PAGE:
Premium Fuel Production From Mining and Timber Waste Using Advanced Separation and Pelletizing Technologies

Grants and Contracts Details


Due in part to the third lowest energy costs in the United States, the Commonwealth of Kentucky has a concentration of high energy consuming industries. The reason for the low energy costs is the close proximity of the utilities to the coal producing regions of the state, whose coal production is the nation's third largest. According to the Office of Industrial Technologies in the U.S. Department of Energy (USDOE), the Mining and Wood & Timber industries are two of seven industries that have been identified as consuming the greatest amount of energy and both are major producers in Kentucky. The Timber industry is the largest of any state east of the Mississippi River with a production of nearly 300 million feet boards of lumber annually. Both industries produce a considerable amount of waste material that contains a significant amount of energy. It is estimated that the coal operations current dispose 3 million tons annually of minus 100-mesh high energy (12,000 Btu/lb) coal due to cleaning, dewatering and handleability concerns. Despite the ability to use the sawdust waste from lumber production as a industrial fuel, the eastern Kentucky producers are forced to store approximately 100,000 tons on the surface of the lumber operations due to modest heat values (3000 - 6000 Btu/Ib), high transportation costs and long haulage distances to industrial sites. The goal of the proposed project is to develop a premium fuel from the waste materials created from the production of coal and lumber. The fine coal obtained from coal refuse ponds will be cleaned using advanced separation technologies and then dewatered to lower moisture levels than currently realized by adding wood fibers utilizing an enhanced dewatering technique. The clean coal and sawdust will be combined at a ratio of about 90-to-1O and reconstituted (extruded or briquettes) to form a utility fuel that can be easily handled through the transportation process. The close proximity of the two industries within the state minimizes transportation costs. In fact, a lumber operator and a coal mining company having adjacent properties are two of the cooperating partners in the proposed project. The project will be a joint effort between the Kentucky Division of Energy, the University of Kentucky, two coal mining companies and two lumber companies. The Kentucky Forrest Industries Association and an energy producer will also provide technical advise during the 2-year duration of the proposed project. In addition to improving the separation efficiency of fine coal recovery processes, the project proposes to evaluate and optimize the use of sawdust during the upgrading of fine coal. Preliminary studies have shown that the addition of sawdust and other wood fibers could reduce the moisture content of a dewatered filter cake by an absolute 6 percentage points while also enhancing the strength of the briquettes formed from an agglomeration process. Various wood types and their aging effects will be investigated in an effort to understand the fundamental aspects of both the dewatering and briquetting process. The binder represents a significant cost in the briquetting process for coal and it is believed that the quantity can be reduced by the sawdust addition. However, to further enhance the economics, the concept of using all or a portion of the binder amount to substitute for the chemicals used during cleaning and dewatering will be explored. A previous study revealed that a tall oil derivative is an effective binder agent and tall oil is a well-known additive in froth flotation, which is a commonly employed process for recovering fine coal. After completion of the project tasks, a detailed economic evaluation of the total process will be conducted. If proven favorable, the process will produce a fuel having an energy value of around 9000 - 10,000 Btu/lb from material that is currently disposed in refuse ponds and landfills. The state would realize an annual energy recovery of 842 billion Btu from sawdust while 69,600 billion Btu would be obtained from the fine coal currently being disposed. Based on an average cost of 1.20 $/MMBtu, the total increased revenue would be $84.5 million annually. Potential also exists for significant energy recovery from active or abandoned refuse ponds. In addition to the energy gains, the use of wood as an energy source effectively reduces CO2 emissions. Negative environmental aspects of surface disposal of sawdust and the increased life of current refuse pond impoundments represent significant positive benefits resulting from the successful completion of the proposed project.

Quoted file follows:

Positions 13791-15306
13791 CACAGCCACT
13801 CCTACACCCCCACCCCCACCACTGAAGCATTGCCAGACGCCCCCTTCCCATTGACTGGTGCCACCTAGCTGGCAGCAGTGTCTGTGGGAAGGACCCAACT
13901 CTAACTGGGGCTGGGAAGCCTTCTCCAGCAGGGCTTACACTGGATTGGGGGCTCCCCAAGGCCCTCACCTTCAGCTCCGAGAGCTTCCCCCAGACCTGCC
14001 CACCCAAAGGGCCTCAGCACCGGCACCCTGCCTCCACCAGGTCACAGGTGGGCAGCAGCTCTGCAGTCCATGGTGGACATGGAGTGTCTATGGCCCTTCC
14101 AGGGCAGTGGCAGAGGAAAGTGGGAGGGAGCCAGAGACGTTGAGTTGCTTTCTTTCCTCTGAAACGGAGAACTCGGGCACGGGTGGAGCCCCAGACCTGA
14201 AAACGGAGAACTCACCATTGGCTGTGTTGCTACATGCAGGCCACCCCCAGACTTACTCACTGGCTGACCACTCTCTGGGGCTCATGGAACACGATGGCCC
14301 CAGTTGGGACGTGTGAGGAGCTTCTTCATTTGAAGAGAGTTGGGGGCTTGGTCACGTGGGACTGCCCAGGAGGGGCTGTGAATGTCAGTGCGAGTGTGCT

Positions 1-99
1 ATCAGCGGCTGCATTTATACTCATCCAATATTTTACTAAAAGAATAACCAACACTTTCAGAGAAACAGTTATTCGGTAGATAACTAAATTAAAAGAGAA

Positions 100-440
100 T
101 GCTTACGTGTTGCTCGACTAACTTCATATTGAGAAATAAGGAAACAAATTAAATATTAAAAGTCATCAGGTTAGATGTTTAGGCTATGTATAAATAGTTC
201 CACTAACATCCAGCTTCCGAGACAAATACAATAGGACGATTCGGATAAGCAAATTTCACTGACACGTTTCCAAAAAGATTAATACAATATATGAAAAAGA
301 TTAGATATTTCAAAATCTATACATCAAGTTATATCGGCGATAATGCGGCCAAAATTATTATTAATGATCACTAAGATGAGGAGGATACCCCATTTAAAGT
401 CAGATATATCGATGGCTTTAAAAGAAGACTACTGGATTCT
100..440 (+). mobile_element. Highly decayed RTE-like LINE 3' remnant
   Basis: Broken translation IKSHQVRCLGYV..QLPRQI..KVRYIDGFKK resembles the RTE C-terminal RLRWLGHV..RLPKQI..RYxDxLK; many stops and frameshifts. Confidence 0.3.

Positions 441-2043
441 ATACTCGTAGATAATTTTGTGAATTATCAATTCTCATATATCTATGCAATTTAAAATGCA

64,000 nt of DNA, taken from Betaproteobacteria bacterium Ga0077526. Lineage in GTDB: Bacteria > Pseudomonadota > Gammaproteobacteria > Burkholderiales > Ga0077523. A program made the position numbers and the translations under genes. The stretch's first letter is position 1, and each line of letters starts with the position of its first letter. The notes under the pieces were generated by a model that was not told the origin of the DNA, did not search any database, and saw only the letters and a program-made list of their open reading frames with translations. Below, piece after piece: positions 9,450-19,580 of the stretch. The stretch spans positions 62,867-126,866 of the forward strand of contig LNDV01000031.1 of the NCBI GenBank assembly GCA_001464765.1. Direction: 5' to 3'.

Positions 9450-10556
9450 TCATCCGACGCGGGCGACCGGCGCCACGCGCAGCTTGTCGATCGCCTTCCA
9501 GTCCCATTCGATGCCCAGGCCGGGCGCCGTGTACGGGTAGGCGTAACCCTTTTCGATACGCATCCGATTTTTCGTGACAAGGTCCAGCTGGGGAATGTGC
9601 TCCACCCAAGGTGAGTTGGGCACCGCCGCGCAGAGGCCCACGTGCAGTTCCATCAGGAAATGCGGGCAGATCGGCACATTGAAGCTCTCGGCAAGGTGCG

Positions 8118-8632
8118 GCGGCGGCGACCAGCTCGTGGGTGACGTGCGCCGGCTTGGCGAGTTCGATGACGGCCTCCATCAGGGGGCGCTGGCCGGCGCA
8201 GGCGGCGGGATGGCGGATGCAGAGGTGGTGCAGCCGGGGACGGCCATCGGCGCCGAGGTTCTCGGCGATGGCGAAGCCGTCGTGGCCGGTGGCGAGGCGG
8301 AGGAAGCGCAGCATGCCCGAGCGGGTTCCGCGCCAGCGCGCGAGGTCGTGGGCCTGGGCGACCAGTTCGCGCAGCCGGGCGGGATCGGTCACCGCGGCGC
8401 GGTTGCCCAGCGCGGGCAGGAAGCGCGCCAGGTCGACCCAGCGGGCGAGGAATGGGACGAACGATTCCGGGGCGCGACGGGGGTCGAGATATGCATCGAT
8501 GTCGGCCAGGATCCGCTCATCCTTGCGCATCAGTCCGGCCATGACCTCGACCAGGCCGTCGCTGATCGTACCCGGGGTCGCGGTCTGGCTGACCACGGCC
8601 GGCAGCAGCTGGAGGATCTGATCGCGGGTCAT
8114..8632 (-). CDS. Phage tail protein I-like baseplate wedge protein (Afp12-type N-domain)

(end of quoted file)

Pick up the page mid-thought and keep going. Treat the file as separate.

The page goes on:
Effective start/end date7/1/026/30/05


  • KY Natural Resources Environmental Protection Cabinet: $501,730.00


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